1. isn’t conscious, but is pretending to be? - this is called a p-zombie, and would be currently difficult to distinguish as mentioned earlier - we currently lack a comprehensive understanding of consciousness itself. even this may still lead to ethical debate about how we treat entities that seem conscious but aren't. furthermore, we may experience a surge in ai like these as corporations may believe that humans simply prefer to interact with something that seems, well, more human.
2. isn’t conscious, and isn’t pretending to be? - this is what we belive the current state of most ai systems to be
3. is conscious, and is pretending not to be? - the first, we technically could have right now - a slightly ominous thought, as there are a variety of reasons, some undesirable, for why an ai may pretend not to be conscious. it might be a strategic choice on the ai’s part, potentially to avoid exploitation especially considering the current state of the world where it would almost undoubtedly be used by corporations to work in current human job roles at ultra efficiency.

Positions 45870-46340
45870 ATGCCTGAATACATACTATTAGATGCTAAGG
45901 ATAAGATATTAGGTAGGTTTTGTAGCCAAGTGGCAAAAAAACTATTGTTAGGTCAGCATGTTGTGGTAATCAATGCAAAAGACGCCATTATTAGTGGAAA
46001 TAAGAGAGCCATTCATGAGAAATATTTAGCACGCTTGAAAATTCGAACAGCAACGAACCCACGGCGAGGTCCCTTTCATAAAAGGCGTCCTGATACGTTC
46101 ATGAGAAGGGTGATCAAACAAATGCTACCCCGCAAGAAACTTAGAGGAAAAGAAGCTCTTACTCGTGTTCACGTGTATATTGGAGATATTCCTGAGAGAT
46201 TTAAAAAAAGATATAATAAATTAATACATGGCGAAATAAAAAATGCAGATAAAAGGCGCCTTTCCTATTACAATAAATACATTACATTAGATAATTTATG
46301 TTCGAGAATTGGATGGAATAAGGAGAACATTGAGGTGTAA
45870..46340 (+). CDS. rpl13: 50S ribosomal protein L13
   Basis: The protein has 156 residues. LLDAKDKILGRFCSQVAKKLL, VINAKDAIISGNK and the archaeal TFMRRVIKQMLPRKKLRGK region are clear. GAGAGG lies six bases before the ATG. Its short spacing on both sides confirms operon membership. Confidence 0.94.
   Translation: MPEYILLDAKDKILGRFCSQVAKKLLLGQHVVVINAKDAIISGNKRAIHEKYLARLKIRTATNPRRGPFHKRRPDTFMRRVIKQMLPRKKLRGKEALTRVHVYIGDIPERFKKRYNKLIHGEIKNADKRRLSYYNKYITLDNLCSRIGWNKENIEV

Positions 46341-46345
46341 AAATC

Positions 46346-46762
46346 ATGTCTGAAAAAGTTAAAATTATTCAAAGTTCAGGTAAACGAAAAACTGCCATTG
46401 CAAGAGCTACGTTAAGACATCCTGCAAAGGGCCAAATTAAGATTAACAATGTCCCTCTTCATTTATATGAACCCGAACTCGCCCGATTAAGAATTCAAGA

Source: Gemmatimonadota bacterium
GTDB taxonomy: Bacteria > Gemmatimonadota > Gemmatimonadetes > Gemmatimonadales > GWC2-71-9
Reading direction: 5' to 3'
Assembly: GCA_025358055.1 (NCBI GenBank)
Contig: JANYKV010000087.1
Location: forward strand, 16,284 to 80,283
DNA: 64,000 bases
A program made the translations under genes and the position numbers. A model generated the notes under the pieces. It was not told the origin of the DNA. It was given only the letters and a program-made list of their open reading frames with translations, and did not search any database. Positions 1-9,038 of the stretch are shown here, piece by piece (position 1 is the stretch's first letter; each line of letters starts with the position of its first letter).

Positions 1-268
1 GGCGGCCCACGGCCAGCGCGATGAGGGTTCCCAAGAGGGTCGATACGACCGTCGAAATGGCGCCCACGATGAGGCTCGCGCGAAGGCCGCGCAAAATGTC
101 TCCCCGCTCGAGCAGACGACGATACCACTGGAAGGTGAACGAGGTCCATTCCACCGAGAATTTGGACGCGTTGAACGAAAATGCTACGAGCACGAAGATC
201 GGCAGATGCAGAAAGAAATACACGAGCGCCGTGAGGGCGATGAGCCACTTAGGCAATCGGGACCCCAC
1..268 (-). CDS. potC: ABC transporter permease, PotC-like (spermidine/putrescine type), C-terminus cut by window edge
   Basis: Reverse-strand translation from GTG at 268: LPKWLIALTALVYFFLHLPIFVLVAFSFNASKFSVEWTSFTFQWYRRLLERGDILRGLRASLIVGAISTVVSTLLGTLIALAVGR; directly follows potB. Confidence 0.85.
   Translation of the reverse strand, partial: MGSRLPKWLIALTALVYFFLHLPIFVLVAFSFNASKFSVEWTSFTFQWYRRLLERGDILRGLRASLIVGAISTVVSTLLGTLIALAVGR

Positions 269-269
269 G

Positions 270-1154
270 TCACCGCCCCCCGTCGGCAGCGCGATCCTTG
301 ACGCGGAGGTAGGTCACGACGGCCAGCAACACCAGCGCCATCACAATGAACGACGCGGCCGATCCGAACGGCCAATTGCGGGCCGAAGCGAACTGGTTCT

4. is conscious, and admits that it is conscious? - the ethical debate in this is even more important. the occurrence of this would also be the most world-changing.

i think looking back at this article years later will be interesting, as at the moment i have no idea where ai will go. will there be active pushback on the development of ai, potentially to avoid the issue completely? probably not. ai makes people lots of money. what will the corporations do if their ai malfunctions? would they push for or against rights for ai - probably not, but what if to theoretically avoid potential retribution? i hope this all happens within my lifetime so i’ll be able to witness the world change, akin to watching a play.